Northern Ireland news

Nichola Mallon faced 'sink or swim' dilemma after taking up infrastructure minister role

Infrastructure minister Nichola Mallon. Picture by Mark Marlow

THRUST into her first crisis also immediately, Nichola Mallon was faced with a "sink or swim" dilemma when she took on the role of infrastructure minister.

But the SDLP deputy leader quickly won praise for her "real can do attitude".

A prominent political figure, rising through the ranks of Belfast City Council to the corridors of Stormont, Ms Mallon was quickly out of the blocks.

On her first day, she pledged to minimise her carbon footprint and arrived in an electric car - it was clear she was keen to make her mark.

However, she was to face embarrassment a week later when her electric car was spotted in a bus lane in rush hour traffic.

In a statement, a department spokesman confirmed the incident was due to "human error" and that her driver, making a left turn, mistakenly entered the bus lane too soon.

But she had barely hit the ground running when she was thrown in the middle of an MOT crisis.

The Driver and Vehicle Agency (DVA) ordered the suspension of most vehicle roadworthy tests after faults were discovered in lift equipment at test centres.

Cracks in lift machinery were first detected last November, but the problem worsened forcing the suspension of tests in January.

It wasn't long before the issue was overtaken by coronavirus, but the minister was on hand to lend her department's resources to the battle and released all DVA test centres to help in the fight.

With the MOT controversy on hold, but the number of tests are rising, there's no doubt it is a major issue Ms Mallon will have to return to.

The 40-year-old was also at the forefront of other initiatives related to the executive's response to the pandemic.

She announced free travel for health and social care workers and was involved in the changes to travel services to accommodate staff getting to hospitals.

But like many other departments, infrastructure has faced significant budget pressures.

Ms Mallon is facing an overall shortfall of almost £240m, which include costs associated with Covid-19, issues facing Translink and a need for a major cash injection in the roads network.

Translink faces loss of sales of up to £130m, while NI Water's loss of income is around £30m, with a further £80,000 as a result of the decision to defer water bills.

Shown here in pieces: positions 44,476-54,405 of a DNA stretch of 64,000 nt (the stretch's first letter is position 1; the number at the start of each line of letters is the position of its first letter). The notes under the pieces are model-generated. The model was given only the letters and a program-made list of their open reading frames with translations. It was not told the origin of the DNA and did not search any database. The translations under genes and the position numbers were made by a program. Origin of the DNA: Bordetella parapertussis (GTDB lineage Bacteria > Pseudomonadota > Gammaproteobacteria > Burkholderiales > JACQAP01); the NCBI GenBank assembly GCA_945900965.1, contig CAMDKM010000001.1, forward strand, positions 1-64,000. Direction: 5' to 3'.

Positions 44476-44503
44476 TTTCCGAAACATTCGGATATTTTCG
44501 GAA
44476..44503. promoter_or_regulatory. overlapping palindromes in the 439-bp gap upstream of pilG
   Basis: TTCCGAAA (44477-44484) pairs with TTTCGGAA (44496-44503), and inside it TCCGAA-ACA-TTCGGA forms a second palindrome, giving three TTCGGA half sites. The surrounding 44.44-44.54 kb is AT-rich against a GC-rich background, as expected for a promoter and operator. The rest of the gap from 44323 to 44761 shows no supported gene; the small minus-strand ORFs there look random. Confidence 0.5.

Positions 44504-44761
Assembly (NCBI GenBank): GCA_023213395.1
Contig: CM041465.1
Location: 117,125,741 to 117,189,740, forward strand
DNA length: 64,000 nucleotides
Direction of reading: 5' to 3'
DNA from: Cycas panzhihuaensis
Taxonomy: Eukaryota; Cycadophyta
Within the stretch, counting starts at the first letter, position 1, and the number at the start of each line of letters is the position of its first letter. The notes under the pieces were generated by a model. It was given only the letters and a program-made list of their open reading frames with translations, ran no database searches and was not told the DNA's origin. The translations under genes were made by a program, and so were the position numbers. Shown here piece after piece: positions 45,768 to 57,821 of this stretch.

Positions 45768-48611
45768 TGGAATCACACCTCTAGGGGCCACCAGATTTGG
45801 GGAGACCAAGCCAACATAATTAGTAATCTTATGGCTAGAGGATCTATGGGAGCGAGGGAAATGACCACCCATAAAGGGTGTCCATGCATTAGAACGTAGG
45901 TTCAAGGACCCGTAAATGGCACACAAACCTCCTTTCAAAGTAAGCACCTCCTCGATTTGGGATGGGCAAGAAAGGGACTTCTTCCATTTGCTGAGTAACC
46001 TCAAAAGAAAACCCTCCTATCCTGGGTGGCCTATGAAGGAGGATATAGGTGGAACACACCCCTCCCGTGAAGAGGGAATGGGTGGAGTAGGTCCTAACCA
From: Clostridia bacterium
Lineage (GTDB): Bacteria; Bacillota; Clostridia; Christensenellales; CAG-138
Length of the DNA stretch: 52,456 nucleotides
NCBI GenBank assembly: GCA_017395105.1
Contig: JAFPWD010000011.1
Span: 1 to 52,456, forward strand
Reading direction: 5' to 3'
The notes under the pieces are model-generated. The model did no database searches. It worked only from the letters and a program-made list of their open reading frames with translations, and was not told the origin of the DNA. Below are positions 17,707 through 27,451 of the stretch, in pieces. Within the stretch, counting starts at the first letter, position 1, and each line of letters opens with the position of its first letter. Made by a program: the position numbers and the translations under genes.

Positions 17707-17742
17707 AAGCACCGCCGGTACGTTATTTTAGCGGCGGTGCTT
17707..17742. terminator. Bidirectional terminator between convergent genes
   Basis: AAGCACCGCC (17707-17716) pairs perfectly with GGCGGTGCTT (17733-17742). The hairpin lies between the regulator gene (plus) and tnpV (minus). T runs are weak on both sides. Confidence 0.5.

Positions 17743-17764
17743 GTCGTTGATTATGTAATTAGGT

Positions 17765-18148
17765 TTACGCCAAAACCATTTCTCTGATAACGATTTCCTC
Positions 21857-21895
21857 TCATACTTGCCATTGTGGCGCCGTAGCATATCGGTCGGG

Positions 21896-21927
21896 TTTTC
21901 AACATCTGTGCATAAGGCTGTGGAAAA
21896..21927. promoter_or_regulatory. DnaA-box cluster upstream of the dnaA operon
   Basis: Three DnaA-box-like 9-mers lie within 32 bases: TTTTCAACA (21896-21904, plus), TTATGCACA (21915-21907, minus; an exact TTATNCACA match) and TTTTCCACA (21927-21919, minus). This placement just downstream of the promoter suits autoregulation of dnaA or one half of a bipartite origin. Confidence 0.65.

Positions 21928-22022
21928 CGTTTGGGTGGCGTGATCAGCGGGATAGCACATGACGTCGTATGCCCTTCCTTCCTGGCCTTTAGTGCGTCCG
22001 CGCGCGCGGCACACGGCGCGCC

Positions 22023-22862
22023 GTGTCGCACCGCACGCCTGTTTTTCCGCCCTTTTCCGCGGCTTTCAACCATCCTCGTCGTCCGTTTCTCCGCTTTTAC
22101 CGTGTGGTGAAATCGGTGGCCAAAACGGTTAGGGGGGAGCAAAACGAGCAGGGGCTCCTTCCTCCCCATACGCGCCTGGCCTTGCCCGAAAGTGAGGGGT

Those financial woes were highlighted in April when Ms Mallon said it was a shock to be the only department outside the executive office not to receive an allocation from the department of finance's Covid-19 budget.

Some of the most high-profile initiatives she has given the green light to include extending waterfront spaces in Derry and the pedestrianisation of parts of Belfast's Cathedral Quarter, which won praise from the hospitality industry and campaigners for the promotion of greener socially distanced travel.

As part of her plan to create safer routes for walking and cycling and to encourage change in how people travel, she had been recently brought forward legislation encouraging the use of electric bikes, while also announcing the creation of a 'walking and cycling champion' within her department.

She also announced a public inquiry into controversial plans to develop a gold mine in the Sperrin mountains and a consultation for the redevelopment of Yorkgate Train Station.

But it has been the redevelopment of Casement Park that she has faced most calls to engage on.

A decision on planning approval lies with Ms Mallon, with pressure on her to move quickly on the project. But from the outset, she has been adamant she will not be pushed into a decision.

In a period of significant upheaval, those who work alongside Ms Mallon and those elected to scrutinise her handling of the role, appear impressed by her performance.

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